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Healthy Gut, Healthy Body: What You Need to Know About Constipation and Easy Tips to Prevent and Treat the Most Common Causes

by | June 12, 2018

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One of the most common concerns that comes up in my practice is constipation, often a topic one only wants to discuss with their doctor, if even that. Although survey data varies, it is estimated that 42 million American adults struggle with this at one time or another. Constipation is characterized by infrequent bowel movements (typically defined as less than 3 times per week or less than daily in some reports; it also generally refers to a change in a bowel pattern that is normal for you towards a less frequent pattern), hard, dry stools, difficulty and/or pain with passing stool.

Constipation can be caused or exacerbated by lack of movement, insufficient hydration, caffeine, stress and diet (not enough fiber, too many refined grains (think white bread or white rice), processed food, dairy and meat), it can be a side effect of medications (e.g., narcotics or antihypertensive medications), or can be part of irritable bowel syndrome. There is also the possibility of secondary causes, ranging from hypothyroidism, diabetes, or even colon cancer, so please don’t shy away from discussing constipation with your physician.

This week, I’m sharing a video on this topic that I did with my dear friend and colleague, Dr. Teresa Dean.

Click image to watch video.

My top 3 tips for constipation:

  1. Evaluate and, if needed, improve your FIBER intake (think of all the vegetables, fruit (except bananas, which can worsen constipation), legumes and whole grains you like, and find a way to insert them in your diet, while eliminating or significantly reducing processed food and refined carbs). According to Institute of Medicine, adult men (up to 50 years of age) should have 38g of fiber per day and adult women (up to 50 years of age) should have 25g of fiber per day. Talk to your licensed healthcare practitioner to find out if fiber intake is something you need to change. Ensure that you are well hydrated, that you move every day, and go to the bathroom when you need to go!
  2. Talk to your doctor about whether any of your medications could be causing constipation, and whether, in addition to lifestyle and diet improvements, over the counter medications may help you. Psyllium (Metamucil; fiber), docusate (Colace; stool softener) and Polyethylene Glycol 3350 (Miralax; osmotic laxative), are typically tried first. Senna, a stimulant laxative, is more potent and can have significant concerns for dependence. This is often reserved for opioid-induced constipation. There are other agents used to manage constipation that can be quite effective, if the above choices fail or are contraindicated. Speak to your doctor about other options that may be helpful to you.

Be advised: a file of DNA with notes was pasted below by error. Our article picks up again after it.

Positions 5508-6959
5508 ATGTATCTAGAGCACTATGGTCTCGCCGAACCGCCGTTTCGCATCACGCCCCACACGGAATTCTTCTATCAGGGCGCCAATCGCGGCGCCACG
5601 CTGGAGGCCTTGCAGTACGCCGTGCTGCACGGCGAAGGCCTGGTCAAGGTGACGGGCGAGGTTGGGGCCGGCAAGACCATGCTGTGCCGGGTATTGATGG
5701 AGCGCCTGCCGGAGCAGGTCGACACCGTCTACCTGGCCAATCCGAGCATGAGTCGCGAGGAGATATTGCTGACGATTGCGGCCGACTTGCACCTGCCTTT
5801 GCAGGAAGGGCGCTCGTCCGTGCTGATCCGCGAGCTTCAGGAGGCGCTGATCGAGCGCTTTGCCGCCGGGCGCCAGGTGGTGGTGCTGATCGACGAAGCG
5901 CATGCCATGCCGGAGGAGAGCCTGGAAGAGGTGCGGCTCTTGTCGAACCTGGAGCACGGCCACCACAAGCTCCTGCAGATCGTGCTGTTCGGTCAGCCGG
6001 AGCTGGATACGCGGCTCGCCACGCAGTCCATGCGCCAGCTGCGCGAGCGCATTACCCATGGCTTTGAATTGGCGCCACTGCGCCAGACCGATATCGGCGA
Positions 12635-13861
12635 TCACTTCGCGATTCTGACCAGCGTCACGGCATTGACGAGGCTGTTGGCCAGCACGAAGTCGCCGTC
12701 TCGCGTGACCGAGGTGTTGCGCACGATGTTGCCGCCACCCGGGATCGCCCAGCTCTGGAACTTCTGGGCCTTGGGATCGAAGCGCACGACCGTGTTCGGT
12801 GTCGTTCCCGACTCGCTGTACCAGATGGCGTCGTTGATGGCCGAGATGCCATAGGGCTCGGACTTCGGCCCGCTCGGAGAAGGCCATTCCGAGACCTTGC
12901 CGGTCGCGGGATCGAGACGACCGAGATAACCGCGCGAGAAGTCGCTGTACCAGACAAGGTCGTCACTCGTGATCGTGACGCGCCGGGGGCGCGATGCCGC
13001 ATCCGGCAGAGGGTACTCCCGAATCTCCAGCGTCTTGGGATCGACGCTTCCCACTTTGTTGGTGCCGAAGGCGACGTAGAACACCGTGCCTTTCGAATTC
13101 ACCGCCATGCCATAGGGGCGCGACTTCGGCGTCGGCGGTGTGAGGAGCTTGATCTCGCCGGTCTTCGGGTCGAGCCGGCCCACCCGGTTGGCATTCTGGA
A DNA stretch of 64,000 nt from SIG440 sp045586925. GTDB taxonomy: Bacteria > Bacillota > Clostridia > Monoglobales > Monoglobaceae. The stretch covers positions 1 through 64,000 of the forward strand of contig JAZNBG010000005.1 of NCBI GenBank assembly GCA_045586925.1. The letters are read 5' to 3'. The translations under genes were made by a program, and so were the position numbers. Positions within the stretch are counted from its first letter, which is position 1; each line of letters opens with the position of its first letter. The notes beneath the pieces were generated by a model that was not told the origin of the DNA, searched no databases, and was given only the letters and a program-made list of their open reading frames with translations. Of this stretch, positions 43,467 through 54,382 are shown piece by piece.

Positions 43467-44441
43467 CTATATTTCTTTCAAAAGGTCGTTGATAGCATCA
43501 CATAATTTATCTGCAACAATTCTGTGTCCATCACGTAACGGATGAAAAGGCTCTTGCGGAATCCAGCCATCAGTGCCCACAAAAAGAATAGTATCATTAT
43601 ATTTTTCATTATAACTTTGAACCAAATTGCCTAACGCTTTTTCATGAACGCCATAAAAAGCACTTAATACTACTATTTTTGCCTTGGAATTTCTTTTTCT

3. If you are anemic, have low energy, blood in stool, change in caliber of stool (especially thin stools), unintended weight loss, stomach pain, nausea and/or vomiting, or any other concerning symptoms, see your doctor ASAP for further evaluation.

Remember, healthy gut is essential for a healthy metabolism, and has implications in both physical and mental health. Gut microbiome and integrity of our gut wall play important roles in our regulation of weight gain or loss, inflammation and mental health (all topics we will cover in the coming months), so pay attention to what your gut is telling you!

To your health,
Dr. Bojana

Disclaimer

Nothing stated or posted in this article is intended or should be taken to be the practice of medical or counseling care. The information made available in this article, including, but not limited to, interviews, text, graphics, images, links to other articles, websites, and other material contained in this article, is strictly for informational and entertainment purposes only. The information in this article is NOT (and should not be used as) a substitute for professional psychiatry, psychology, medical, nursing, or professional healthcare advice or services, nor is it designed to suggest any specific diagnosis or treatment. Please always seek medical advice from your physician or a qualified health care provider regarding any medical questions, conditions or treatment, before making any changes to your health care regimen, medications or lifestyle habits. None of the information in this article is a representation or warranty that any particular drug or treatment is safe, appropriate or effective for you, or that any particular healthcare provider is appropriate for you. Never disregard professional medical advice or delay seeking help from a health care provider due to something you have read or seen in this article. Your reading/use of this article does not create in any way a physician-patient relationship, any sort of confidential, fiduciary or professional relationship, or any other special relationship that would give rise to any duties. This article does not recommend or endorse any specific tests, healthcare providers, procedures, or treatments, and if you rely on any of the information provided by this article, you do so solely at your own risk.

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